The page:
Testing the Spring Water

So yesterday afternoon I went out to the new spring in the wash with a shovel. I dug as deep as I could which wasn’t very deep since the sand kept filling back in. The hole filled with water from the first moment there was a hole, and it was predictably so muddy you couldn’t have done a thing with it.

As hoped, by this morning the hole had become shallower, much wider and filled with clear, slowly-flowing water. I cracked a scum of ice and dipped out a mugful…


…brought it home and put that new TDS meter to work at last.


Total Dissolved Solids measured 316 PPM. Not safe for drinking by EPA standards, though…


…it would certainly be better than drinking the tap water that comes from our well. Still, compare that with…


…the filtered water I truck in from town, and have for almost ten years since that very impressive introduction to kidney stones. The well water isn’t actively toxic, but it’s so hard with calcium and iron oxide it almost may as well be. That said, it took a couple of years and some pretty intense dehydration to actually make me sick. But once was enough – and the dehydration came from hot well water being so unpleasant to drink in the first place. So: Say what you will about city services but clean water is good. 🙂

About Joel

You shouldn't ask these questions of a paranoid recluse, you know.
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7 Responses to Testing the Spring Water

  1. Anonymous says:

    Is there any way to filter your water?

  2. Joel says:

    Sure. Be prepared to change expensive cartridges a lot, though. And there’s only so much a filter can do with dissolved solids.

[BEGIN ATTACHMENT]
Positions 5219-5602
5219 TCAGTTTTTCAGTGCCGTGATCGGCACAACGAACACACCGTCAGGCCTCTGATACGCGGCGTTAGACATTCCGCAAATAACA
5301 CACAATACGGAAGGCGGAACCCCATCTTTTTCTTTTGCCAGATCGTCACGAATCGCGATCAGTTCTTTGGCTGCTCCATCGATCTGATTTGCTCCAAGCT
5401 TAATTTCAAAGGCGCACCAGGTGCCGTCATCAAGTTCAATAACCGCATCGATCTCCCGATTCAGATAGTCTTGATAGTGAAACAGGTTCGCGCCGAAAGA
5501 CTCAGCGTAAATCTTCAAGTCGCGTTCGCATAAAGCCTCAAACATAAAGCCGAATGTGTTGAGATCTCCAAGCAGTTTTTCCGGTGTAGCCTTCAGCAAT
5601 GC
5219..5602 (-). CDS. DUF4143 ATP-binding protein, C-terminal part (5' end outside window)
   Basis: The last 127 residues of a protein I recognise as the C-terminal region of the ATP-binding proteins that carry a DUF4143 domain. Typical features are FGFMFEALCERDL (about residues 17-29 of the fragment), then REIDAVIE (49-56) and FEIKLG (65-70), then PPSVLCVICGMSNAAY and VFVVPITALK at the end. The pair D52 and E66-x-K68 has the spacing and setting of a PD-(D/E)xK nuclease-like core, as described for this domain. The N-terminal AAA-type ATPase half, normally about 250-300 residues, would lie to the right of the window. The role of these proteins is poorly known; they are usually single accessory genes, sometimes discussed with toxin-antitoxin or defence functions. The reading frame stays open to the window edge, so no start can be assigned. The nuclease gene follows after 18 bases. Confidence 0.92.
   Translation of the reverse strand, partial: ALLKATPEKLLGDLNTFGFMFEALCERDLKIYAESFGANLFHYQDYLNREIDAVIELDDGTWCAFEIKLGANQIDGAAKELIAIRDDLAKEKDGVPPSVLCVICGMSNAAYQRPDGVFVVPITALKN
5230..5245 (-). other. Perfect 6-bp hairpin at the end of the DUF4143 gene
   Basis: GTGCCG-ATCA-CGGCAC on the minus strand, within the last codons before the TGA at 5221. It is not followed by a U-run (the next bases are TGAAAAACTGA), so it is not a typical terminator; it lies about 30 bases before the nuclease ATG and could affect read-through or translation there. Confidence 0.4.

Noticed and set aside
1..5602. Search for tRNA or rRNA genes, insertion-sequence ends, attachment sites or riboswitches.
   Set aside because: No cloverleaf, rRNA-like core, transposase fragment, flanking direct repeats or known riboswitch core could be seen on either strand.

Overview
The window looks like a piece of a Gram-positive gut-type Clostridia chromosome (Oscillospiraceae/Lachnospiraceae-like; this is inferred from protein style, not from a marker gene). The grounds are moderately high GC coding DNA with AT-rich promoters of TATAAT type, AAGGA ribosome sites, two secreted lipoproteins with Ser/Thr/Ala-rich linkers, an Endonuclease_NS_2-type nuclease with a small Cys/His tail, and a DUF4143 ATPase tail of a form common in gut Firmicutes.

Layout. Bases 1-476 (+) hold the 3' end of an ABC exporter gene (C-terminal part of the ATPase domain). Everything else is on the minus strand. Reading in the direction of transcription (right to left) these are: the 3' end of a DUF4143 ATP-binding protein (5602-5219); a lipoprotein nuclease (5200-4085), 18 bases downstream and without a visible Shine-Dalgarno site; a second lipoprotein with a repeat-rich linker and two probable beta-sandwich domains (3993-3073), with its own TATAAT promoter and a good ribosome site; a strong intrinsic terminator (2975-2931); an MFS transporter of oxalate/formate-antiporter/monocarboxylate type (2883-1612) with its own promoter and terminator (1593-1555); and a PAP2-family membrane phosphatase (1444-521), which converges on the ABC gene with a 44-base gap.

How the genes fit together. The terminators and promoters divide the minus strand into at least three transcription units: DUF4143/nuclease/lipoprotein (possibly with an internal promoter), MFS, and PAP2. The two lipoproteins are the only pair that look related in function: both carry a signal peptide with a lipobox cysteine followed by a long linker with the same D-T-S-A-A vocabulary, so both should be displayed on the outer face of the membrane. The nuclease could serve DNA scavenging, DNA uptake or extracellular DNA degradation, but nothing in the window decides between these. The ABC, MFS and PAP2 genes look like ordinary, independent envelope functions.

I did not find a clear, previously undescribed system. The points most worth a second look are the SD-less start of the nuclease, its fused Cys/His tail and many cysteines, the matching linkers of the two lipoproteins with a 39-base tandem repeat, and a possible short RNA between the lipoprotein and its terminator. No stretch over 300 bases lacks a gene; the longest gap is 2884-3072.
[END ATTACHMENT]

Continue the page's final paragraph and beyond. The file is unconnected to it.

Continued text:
3. Malatrope says:

    Well, you could use that steam distillery, but the propane would break you. Might be time to experiment: dig a bigger hole in the wash, put a bucket in the middle, cover the hole with a nice pyramid of black plastic with a rock in the middle and see how much it makes in a day.

    Assume you can keep curious cows, dogs, two-legged varmints, wind, and buzzards from dickin’ with it, of course.

  4. Paul B says:

    Sawyer Filters claim to do over 100,000 gallons. not sure if it would work with that kind of solids. Will they settle out if you left some on the shelf and did not move it? River water used to do that. Let it settle then draw of the top and see what you have.

  5. OneGuy says:

    zero water filter will do it.

  6. Terrapod says:

    Well, what is interesting though useless, is that the spring seems to be about half as bad as the well water but still not safe enough. Was worth the experiment.

    Now on to setting up an Australian tank and collecting rain water. In case some are not aware of that term, it is a steel wall, steel bottom open top holding tank. Typically made of flat or corrugated hot galvanized steel curved segments in about a 20 ft diameter and 5 or 6 ft high. Run all the rain water off gutters or collection tarps into it. Will have much less dissolved solids but you deal with all the bird and dust issues. As a young lad used to go swimming in one on a hot summer day, amazingly, occasional small frogs would appear. All I could think of is some bird dropped his lunch and it escaped to the bottom of the tank. if with fertilized eggs on it, presto, tadpoles and more frogs.
    We used it for irrigation and animal watering but could be consumed after boiling or filtration.

  7. Jason Hamilton says:

    Joel, I’ve been following you for years and see multiple posts about your water quality. I’m a territory manager and problem water specialist down in south Texas dealing with numbers much higher than yours. I’d be happy to offer some advice. 300-400 ppm is actually not that bad and you might be able to utilize it.

To the stake with the heretic!